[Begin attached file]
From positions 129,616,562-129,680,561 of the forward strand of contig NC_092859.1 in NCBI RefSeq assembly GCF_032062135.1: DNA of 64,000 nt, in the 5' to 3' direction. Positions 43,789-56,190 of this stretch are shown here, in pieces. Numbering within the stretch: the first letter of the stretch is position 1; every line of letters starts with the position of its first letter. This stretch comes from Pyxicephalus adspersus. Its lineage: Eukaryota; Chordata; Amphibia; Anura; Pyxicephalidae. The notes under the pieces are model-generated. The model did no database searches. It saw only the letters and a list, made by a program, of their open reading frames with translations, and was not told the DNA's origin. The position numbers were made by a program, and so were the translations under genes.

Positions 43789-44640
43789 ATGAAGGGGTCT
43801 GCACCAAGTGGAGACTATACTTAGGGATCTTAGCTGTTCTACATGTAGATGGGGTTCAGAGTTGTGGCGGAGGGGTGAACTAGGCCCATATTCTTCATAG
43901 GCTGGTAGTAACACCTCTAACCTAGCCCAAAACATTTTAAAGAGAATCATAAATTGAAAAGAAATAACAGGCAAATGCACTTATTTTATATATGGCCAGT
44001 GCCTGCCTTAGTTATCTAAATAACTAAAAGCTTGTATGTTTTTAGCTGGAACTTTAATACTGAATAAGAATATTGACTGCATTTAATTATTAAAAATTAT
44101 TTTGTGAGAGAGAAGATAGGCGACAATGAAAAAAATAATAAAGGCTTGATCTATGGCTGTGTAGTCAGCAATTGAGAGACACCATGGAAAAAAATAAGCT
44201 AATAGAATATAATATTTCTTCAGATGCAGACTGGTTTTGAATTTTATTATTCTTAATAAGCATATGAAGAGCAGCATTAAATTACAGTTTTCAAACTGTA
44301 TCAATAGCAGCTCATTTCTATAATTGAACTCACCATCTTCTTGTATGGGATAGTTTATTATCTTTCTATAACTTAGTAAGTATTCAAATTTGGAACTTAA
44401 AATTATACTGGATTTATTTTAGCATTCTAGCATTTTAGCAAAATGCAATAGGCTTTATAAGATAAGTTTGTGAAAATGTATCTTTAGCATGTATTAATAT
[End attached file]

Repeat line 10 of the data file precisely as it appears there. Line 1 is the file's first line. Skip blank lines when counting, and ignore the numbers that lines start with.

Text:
44401 AATTATACTGGATTTATTTTAGCATTCTAGCATTTTAGCAAAATGCAATAGGCTTTATAAGATAAGTTTGTGAAAATGTATCTTTAGCATGTATTAATAT